Youth, ambition and resolve would have saved him from the worst then. Age has its powers, but it has its defects, and he had no hope that his own defects would be wiped out by luck at the polls. Spirit was gone out of him, longing for the future had no place in his mind; in the world of public work he was dead and buried. How little he had got from all his life! How few friends he had, and how few he was entitled to have! This is one of the punishments that selfishness and wrong-doing brings; it gives no insurance for the hours of defeat and loss. Well, wealth and power, the friends so needed in dark days, had not been made, and Barode Barouche realized he had naught left. He had been too successful from the start; he had had all his own way; and he had taken no pains to make or keep friends. He well knew there was no man in the Cabinet or among his colleagues that would stir to help him--he had stirred to help no man in all the years he had served the public. It was no good only to serve the public, for democracy is a weak stick on which to lean. One must stand by individuals or there is no defence against the malicious foes that follow the path of defeat, that ambush the way. It is the personal friends made in one's own good days that watch the path and clear away the ambushers. It is not big influential friends that are so important--the little unknown man may be as useful as the big boss in the mill of life; and if one stops to measure one's friends by their position, the end is no more sure than if one makes no friends at all.

"There's nothing left for me in life--nothing at all," he said as he tossed in bed while the thunder roared and the storm beat down the shrubs. "How futile life is--'Youth's a dream, middle age a delusion, old age a mistake!'" he kept repeating to himself in quotation. "What does one get out of it? Nothing--nothing--nothing! It's all a poor show at the best, and yet--is it? Is it all so bad? Is it all so poor and gaunt and hopeless? Isn't there anything in it for the man who gives and does his best?"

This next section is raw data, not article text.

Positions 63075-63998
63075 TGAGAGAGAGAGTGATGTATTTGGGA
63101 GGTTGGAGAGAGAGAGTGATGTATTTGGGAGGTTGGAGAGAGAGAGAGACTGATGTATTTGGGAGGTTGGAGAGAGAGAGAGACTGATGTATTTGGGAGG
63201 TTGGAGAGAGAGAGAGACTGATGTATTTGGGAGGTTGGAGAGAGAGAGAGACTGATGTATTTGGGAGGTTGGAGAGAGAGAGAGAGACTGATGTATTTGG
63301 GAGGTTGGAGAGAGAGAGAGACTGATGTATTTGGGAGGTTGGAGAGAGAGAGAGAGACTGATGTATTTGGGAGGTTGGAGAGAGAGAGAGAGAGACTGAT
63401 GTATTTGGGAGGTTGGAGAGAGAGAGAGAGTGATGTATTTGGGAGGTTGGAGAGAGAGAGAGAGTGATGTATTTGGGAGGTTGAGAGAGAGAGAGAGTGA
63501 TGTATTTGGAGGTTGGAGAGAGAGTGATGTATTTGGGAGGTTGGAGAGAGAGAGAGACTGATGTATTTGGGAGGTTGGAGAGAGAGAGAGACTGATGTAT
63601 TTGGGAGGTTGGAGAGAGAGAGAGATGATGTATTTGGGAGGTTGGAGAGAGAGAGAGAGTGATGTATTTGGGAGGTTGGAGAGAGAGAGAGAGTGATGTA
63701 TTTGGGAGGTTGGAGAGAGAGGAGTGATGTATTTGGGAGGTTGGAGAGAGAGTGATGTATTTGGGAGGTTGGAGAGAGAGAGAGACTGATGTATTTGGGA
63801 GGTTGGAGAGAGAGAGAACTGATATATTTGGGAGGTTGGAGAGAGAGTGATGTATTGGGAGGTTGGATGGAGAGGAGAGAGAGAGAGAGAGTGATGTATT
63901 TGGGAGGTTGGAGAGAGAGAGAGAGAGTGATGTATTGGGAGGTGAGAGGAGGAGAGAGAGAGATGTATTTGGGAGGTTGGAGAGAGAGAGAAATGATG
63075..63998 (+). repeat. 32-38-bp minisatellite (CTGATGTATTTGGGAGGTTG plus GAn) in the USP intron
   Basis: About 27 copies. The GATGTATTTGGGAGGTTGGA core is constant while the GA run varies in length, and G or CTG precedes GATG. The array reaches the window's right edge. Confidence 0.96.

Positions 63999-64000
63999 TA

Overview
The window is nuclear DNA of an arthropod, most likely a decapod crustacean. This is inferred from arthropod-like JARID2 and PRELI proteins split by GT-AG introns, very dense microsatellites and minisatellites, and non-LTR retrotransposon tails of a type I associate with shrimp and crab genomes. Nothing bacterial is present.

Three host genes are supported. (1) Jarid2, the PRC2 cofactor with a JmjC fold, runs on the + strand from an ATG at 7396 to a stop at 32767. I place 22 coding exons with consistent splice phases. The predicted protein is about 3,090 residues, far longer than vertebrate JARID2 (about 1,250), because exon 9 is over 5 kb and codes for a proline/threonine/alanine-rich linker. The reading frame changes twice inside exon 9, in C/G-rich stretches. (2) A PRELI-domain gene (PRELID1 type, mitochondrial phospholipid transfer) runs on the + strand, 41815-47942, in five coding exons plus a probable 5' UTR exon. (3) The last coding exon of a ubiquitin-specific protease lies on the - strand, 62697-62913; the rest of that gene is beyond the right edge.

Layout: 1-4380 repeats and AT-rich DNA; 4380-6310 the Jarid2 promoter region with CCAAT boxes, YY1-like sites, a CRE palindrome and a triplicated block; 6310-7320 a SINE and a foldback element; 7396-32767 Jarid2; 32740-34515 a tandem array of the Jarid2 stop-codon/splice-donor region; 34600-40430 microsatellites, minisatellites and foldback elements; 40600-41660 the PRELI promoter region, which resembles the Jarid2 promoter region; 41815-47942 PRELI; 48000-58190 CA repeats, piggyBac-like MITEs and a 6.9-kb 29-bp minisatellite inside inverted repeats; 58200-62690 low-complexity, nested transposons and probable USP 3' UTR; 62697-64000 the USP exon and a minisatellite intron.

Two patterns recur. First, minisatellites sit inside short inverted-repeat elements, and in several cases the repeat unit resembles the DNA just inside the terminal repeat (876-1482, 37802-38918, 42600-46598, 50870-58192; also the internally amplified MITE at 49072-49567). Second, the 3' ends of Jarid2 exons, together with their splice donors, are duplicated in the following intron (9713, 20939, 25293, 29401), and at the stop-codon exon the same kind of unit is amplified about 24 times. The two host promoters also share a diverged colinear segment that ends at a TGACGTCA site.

Suddenly there came upon him the conviction that life is only futile to the futile, that it is only a failure to those who prove themselves incompetent, selfish and sordid; but to those who live life as it ought to be lived, there is no such thing as failure, or defeat, or penalty, or remorse or punishment. Because the straight man has only good ends to serve, he has no failures; though he may have disappointments, he has no defeats; for the true secret of life is to be content with what is decreed, to earn bread and make store only as conscience directs, and not to set one's heart on material things.

He got out of bed soon after daylight, dressed, and went to the stable and hitched his horse to the buggy. The world was washed clean, that was sure. It was muddy under foot, but it was a country where the roads soon dried, and he would suffer little inconvenience from the storm. He bade his host good-bye and drove away intent to reach the city in time for breakfast. He found the roads heavy, and the injury of the storm was everywhere to be seen. Yet it all did not distract him, for he was thinking hard of the things that lay ahead of him to do--the heart-breaking things that his defeat meant to him.

At last he approached a bridge across a stream which had been badly swept by the storm. It was one of the covered bridges not uncommon in Canada. It was not long, as the river was narrow, and he did not see that the middle pier of the bridge had been badly injured. Yet as he entered the bridge, his horse still trotting, he was conscious of a hollow, semi-thunderous noise which seemed not to belong to the horse's hoofs and the iron wheels of the carriage. He raised his eyes to see that the other end of the bridge was clear, and at that moment he was conscious of an unsteady motion of the bridge, of a wavering of the roof, and then, before he had time to do aught, he saw the roof and the sides and the floor of the bridge collapse and sink slowly down.

With a cry, he sprang from the carriage to retrace his way; but he only climbed up a ladder that grew every instant steeper; and all at once he was plunged downwards after his horse and carriage into the stream. He could swim, and as he swept down this thought came to him--that he might be able to get the shore, as he heard the cries of people on the bank. It was a hope that died at the moment of its birth, however, for he was struck by a falling timber on the head.

When, an hour later, he was found in an eddy of the river by the shore, he was dead, and his finders could only compose his limbs decently. But in the afternoon, the papers of Montreal had the following head-lines; DEFEAT AND DEATH OF BARODE BAROUCHE THE END OF A LONG AND GREAT CAREER

As soon as Carnac Grier heard the news, he sent a note to his mother telling her all he knew. When she read the letter, she sank to the floor, overcome. Her son had triumphed indeed.